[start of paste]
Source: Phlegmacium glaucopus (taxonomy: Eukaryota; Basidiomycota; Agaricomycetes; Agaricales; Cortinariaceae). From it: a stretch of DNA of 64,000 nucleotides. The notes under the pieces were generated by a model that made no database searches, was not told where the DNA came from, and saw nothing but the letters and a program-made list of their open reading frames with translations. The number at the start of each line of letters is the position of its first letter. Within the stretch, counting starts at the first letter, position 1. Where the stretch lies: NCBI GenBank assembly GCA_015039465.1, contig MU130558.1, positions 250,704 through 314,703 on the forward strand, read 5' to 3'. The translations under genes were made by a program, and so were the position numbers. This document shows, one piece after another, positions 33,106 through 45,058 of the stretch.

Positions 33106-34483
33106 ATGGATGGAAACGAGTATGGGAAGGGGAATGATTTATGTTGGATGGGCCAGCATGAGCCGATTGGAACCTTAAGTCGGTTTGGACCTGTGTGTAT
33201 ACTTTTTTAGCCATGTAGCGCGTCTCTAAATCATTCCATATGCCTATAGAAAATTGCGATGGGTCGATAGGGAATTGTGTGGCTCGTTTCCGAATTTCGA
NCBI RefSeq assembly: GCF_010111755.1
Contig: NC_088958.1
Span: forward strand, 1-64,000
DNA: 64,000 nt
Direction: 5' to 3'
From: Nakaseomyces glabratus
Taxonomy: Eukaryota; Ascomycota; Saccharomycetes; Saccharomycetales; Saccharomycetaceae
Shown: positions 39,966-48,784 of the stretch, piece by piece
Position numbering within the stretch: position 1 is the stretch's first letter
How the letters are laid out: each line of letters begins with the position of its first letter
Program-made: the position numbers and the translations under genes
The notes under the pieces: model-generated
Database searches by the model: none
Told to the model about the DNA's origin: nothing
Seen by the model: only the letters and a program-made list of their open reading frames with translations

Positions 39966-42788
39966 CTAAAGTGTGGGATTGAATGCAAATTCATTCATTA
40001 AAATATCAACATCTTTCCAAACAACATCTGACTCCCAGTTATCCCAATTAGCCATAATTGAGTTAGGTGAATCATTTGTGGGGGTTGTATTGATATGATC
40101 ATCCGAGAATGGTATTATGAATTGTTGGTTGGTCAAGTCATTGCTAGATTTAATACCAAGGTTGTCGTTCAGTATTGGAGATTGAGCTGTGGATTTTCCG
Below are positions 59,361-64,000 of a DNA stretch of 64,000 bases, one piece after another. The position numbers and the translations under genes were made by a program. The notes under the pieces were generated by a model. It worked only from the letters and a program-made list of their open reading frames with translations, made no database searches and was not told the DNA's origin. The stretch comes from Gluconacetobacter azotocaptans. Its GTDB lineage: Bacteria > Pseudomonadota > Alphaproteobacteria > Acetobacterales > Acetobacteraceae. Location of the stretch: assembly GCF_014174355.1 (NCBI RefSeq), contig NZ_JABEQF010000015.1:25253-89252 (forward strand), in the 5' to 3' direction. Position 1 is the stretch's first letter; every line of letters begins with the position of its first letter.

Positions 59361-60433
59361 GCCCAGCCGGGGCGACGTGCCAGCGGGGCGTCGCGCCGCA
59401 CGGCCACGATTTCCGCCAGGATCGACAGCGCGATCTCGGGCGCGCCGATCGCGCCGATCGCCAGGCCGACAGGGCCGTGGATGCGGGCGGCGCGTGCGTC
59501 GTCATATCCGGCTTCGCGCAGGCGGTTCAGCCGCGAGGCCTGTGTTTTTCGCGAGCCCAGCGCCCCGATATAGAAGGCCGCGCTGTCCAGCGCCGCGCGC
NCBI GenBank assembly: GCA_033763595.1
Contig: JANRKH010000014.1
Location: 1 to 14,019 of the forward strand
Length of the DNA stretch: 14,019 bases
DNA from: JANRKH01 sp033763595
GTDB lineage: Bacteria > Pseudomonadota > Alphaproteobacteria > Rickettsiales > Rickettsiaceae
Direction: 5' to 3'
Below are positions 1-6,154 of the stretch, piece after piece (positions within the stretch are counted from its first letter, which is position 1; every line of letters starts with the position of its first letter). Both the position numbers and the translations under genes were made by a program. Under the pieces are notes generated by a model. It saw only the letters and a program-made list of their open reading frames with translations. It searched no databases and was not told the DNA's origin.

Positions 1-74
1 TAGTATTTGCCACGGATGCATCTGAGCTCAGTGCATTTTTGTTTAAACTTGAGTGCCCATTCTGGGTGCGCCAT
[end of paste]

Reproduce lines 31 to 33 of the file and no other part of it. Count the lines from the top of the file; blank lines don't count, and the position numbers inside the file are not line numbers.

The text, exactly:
Location: 1 to 14,019 of the forward strand
Length of the DNA stretch: 14,019 bases
DNA from: JANRKH01 sp033763595